The Fraser ministries
The Liberal–Country Party government of Malcolm Fraser began with the swearing-in of the first Fraser ministry on 11 November 1975, following the dismissal of the Whitlam government. It consisted of 15 members who were all members of Cabinet. The role was a caretaker one, pending the outcome of the general election on 13 December 1975. The second ministry, which consisted of 26 ministers, was formed on 22 December 1975 following the Coalition’s election victory. At this time the practice was reintroduced whereby Cabinet comprised only selected members of the ministry.
The Fraser government remained in office for more than seven years, coming to an end with the loss of the general election on 5 March 1983.
The Cabinet records identify five Fraser ministries and five Cabinets. Other sources identify only three Cabinets – the first ministry not being regarded as a Cabinet (the decisions of this period have an ‘M’ suffix indicating they are formally regarded as ministry, rather than Cabinet, decisions); and the period of the fourth and fifth ministries being regarded as one continuing Cabinet (as the 1982 ministerial reshuffle did not alter the composition of the Cabinet).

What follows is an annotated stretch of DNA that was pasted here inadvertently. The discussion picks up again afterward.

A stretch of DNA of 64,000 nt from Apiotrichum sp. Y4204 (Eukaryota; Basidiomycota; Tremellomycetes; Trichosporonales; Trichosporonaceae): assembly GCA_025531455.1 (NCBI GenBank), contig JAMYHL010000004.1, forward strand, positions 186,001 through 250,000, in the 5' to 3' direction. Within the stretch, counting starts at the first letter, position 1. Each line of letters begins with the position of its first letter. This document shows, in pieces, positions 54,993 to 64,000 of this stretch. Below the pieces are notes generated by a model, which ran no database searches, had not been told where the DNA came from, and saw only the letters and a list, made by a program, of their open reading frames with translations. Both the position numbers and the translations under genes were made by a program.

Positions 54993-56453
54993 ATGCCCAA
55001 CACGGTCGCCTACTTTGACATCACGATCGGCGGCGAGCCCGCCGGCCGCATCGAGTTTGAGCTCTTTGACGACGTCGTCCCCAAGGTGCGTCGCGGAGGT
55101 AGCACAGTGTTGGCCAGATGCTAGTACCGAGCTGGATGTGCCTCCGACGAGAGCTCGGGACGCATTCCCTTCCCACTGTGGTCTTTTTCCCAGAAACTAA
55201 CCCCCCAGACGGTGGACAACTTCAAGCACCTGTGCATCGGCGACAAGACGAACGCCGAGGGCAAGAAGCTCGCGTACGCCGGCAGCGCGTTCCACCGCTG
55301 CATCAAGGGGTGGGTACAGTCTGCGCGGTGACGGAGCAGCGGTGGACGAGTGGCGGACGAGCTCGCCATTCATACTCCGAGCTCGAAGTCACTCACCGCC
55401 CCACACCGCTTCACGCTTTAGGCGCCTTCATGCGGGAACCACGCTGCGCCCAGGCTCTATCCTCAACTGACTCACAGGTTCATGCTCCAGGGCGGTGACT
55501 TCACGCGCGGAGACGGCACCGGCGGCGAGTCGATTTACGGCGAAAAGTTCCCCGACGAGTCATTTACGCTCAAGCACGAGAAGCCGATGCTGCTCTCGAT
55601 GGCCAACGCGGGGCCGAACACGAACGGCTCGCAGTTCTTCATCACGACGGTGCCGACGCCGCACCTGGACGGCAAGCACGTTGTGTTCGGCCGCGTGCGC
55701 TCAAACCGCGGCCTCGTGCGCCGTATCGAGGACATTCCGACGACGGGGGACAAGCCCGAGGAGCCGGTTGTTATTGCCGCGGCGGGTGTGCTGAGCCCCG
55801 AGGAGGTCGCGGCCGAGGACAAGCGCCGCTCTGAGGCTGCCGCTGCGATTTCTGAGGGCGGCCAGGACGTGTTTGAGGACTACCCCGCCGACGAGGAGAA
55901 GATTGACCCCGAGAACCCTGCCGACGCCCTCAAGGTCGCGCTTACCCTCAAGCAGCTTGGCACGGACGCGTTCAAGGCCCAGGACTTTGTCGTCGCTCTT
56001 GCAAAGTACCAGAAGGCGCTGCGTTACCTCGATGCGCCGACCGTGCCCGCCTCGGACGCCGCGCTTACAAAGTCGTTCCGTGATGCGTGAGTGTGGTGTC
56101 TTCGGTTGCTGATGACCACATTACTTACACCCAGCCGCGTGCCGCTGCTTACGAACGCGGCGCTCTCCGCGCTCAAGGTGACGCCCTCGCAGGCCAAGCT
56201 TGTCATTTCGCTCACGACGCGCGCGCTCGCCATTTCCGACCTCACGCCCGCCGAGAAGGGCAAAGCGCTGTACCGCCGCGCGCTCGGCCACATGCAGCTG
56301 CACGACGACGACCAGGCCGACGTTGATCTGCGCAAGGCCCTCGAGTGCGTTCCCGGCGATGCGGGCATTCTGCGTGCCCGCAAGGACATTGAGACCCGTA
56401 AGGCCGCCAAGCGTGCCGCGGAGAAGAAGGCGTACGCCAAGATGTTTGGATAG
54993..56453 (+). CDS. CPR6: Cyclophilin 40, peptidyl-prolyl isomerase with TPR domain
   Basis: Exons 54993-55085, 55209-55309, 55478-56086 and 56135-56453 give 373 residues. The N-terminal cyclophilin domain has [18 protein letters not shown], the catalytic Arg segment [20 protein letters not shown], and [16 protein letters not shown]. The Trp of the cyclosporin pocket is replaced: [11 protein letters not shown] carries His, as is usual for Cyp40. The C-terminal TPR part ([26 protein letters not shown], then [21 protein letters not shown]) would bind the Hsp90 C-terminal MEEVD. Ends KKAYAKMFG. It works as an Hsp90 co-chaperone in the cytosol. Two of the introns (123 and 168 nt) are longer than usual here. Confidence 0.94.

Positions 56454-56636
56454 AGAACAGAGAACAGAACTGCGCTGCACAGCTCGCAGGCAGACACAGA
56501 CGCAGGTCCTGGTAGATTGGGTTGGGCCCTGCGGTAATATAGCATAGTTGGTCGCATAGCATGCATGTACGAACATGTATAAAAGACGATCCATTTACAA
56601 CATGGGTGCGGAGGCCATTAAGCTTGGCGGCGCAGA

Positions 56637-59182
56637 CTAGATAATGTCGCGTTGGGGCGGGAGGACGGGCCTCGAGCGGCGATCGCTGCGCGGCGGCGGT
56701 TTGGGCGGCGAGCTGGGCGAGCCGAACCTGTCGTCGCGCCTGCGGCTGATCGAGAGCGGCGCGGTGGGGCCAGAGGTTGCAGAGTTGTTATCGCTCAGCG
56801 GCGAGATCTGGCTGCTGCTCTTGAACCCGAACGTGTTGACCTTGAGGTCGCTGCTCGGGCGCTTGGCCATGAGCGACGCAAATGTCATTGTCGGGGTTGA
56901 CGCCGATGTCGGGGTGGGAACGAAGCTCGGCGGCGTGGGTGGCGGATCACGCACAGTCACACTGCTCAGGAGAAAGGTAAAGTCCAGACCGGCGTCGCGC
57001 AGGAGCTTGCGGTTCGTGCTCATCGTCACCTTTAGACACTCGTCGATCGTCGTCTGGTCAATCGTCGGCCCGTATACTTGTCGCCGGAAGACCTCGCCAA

Fraser government ministries
||Date range of ministry
||Reason for end of ministry
||11 November – 22 December 1975
||Election – 13 December 1975
||22 December 1975 – 20 December 1977
||Election – 10 December 1977
||20 December 1977 – 3 November 1980
||Election – 18 October 1980
||3 November 1980 – 7 May 1982
||Reshuffle – 7 May 1982
||7 May 1982 – 11 March 1983
||Election – 5 March 1983
Cabinet in operation
The style of the Fraser government generated a large volume of Cabinet business, a particular feature being the very large number of matters considered without a formal submission. A number of measures were taken to assist the Cabinet Office in dealing with the great quantities of records that resulted. These measures included:
- issuing a Cabinet handbook setting out policy and procedural arrangements
- introducing categories of ‘Cabinet papers’ and ‘Cabinet memoranda’ as a way of improving control over matters presented to Cabinet without a formal submission
- using Committees to relieve pressure on the Prime Minister (see the list of committees below).
Records of the Fraser Cabinet
Records become available for access once they enter the open access period.